More than $550bn has been wiped off the value of the biggest US tech companies this week, with headlong growth stalling because of the slowing global economy and mounting cost pressures.
The stock market slump has underlined a surprisingly weak earnings season from the US digital giants, ending a surge in growth during the pandemic and putting paid to hopes that they would withstand the inflation and weakening growth that are hitting the wider economy.
Facebook’s parent, Meta, delivered the latest blow to Wall Street’s faith in the resilience of Big Tech late on Wednesday when it reported a slump in its profit margins on the back of slipping advertising revenue and soaring costs.
Mark Zuckerberg faced a barrage of questions from Wall Street analysts about why his company was planning to double down on its bets on artificial intelligence and the metaverse next year, despite an eroding advertising business and a lack of any clear promises about when the massive spending would pay off.
Echoing the wary mood at the end of a fractious earnings call, Brent Thill, an analyst at Jefferies, said: “There are just too many experimental bets versus proven bets on the core.”
In a note to investors, analysts at Morgan Stanley added that they were breaking with their normal practice of not issuing immediate ratings downgrades in response to bad news because Meta’s spending plans were a “thesis-changing” moment.
Wall Street’s loss of confidence in the progress of Zuckerberg’s metaverse vision wiped 22 per cent from Meta’s shares on Thursday morning in New York, cutting $80bn from its stock market value. It left Meta’s shares 73 per cent blow the record they hit 14 months ago, and extended a two-day slump for Big Tech that began on Tuesday with weak earnings from Alphabet, Google’s parent company.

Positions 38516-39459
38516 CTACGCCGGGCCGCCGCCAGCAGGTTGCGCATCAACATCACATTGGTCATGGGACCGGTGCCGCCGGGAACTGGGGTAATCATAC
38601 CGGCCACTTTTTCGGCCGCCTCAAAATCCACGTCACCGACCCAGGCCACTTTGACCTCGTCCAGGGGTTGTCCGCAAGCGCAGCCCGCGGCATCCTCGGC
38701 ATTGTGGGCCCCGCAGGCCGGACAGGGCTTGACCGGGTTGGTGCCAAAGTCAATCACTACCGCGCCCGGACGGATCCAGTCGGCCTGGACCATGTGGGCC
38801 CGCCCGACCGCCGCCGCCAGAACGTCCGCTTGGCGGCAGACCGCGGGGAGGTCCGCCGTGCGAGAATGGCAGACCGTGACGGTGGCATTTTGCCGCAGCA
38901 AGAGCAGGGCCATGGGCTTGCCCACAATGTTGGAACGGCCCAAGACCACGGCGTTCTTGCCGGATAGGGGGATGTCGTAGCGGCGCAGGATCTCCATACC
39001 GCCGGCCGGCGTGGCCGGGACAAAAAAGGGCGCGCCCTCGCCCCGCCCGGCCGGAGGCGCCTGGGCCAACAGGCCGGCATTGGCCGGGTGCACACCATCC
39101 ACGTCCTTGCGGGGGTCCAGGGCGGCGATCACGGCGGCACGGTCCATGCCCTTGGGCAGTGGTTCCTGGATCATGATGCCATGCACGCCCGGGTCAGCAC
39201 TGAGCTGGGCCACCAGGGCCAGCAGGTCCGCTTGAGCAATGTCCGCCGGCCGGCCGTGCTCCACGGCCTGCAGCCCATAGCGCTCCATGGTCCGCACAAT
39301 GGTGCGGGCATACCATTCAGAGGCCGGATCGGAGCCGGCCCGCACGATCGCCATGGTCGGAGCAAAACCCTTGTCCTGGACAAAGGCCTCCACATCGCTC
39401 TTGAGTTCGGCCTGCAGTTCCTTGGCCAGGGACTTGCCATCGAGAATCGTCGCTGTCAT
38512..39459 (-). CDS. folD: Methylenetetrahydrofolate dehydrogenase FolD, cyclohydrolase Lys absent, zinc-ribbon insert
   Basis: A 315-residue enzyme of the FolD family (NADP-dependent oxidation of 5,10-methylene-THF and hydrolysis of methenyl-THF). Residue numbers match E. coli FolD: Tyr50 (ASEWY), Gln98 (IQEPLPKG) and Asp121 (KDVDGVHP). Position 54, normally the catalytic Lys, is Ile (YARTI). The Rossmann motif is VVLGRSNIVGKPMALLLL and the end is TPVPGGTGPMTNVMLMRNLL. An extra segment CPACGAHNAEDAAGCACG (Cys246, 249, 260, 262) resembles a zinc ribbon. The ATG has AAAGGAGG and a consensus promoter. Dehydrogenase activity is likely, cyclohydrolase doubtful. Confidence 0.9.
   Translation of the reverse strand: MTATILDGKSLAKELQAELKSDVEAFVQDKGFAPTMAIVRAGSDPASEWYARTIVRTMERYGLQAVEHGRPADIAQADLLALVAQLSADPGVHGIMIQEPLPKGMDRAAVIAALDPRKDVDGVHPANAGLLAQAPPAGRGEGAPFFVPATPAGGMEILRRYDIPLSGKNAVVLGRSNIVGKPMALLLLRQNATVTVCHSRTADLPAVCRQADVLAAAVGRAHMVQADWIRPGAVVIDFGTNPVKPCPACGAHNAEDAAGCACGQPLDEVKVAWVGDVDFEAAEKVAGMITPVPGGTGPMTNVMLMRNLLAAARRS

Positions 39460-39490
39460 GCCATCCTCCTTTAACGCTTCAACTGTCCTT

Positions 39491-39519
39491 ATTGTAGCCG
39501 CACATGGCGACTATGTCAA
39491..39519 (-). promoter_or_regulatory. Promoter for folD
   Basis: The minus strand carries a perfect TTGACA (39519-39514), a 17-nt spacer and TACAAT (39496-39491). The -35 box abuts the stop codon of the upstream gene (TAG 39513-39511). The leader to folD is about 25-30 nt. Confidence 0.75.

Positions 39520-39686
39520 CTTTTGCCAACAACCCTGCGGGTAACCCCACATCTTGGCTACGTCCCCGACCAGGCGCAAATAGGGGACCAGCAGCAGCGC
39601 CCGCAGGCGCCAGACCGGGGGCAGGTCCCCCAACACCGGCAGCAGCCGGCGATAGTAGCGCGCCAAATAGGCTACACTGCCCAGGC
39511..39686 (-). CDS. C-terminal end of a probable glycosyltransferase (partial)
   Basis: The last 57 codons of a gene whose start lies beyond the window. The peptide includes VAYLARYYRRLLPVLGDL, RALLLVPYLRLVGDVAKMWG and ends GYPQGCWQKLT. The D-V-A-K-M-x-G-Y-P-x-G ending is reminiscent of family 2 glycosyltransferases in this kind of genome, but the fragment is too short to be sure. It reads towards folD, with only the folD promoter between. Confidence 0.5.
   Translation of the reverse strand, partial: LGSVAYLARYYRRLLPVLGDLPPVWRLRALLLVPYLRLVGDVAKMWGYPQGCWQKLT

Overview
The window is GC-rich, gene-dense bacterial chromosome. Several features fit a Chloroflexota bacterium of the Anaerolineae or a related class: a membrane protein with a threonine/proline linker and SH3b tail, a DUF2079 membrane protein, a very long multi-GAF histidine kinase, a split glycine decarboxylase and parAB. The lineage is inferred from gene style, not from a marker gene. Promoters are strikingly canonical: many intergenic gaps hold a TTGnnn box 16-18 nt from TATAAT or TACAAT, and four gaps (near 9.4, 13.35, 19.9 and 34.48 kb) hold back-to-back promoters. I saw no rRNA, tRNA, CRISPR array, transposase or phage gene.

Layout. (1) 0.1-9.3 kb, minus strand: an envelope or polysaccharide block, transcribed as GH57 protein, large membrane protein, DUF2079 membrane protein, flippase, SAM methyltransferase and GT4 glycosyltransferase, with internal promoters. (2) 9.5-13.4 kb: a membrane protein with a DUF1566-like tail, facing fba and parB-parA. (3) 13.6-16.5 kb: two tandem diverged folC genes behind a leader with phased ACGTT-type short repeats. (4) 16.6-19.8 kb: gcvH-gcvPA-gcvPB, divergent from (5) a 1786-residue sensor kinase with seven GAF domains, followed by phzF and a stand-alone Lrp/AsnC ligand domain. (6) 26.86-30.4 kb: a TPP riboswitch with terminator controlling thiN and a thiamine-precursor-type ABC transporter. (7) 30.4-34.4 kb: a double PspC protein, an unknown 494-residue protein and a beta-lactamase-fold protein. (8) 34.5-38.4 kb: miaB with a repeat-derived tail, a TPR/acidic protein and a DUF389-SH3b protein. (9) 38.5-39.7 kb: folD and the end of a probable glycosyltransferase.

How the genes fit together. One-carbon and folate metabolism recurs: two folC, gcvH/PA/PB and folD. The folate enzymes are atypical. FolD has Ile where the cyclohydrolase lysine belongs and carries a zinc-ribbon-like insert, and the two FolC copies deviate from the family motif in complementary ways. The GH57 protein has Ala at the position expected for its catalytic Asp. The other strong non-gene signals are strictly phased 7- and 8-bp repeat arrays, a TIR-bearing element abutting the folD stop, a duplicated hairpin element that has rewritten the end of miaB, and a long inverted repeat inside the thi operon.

Fears that Big Tech was doing too little to rein in its soaring costs were triggered when Alphabet said it had added nearly 13,000 new employees in just the last three months, one of its biggest hiring binges ever, despite a recent internal call from CEO Sundar Pichai for the company to become more “focused” in its spending.
Like Meta, Google also said its massive capital spending would continue, intensifying the race by the biggest tech companies to meet the growing demands of AI.
The biggest stock market loser, Microsoft, saw $174bn slashed off its market value by Thursday morning after signalling earlier in the week that growth in its cloud computing business was slowing faster than expected. The news added to fears that some of the businesses that were thought to be most resilient in a slowdown, including cloud computing and Google’s search advertising, were starting to suffer.
Between them, Alphabet, Amazon, Apple, Meta and Microsoft had lost $566bn in stock market value by Thursday morning, leaving them with a combined value of $6.64tn. Amazon and Apple were due to report their earnings later on Thursday.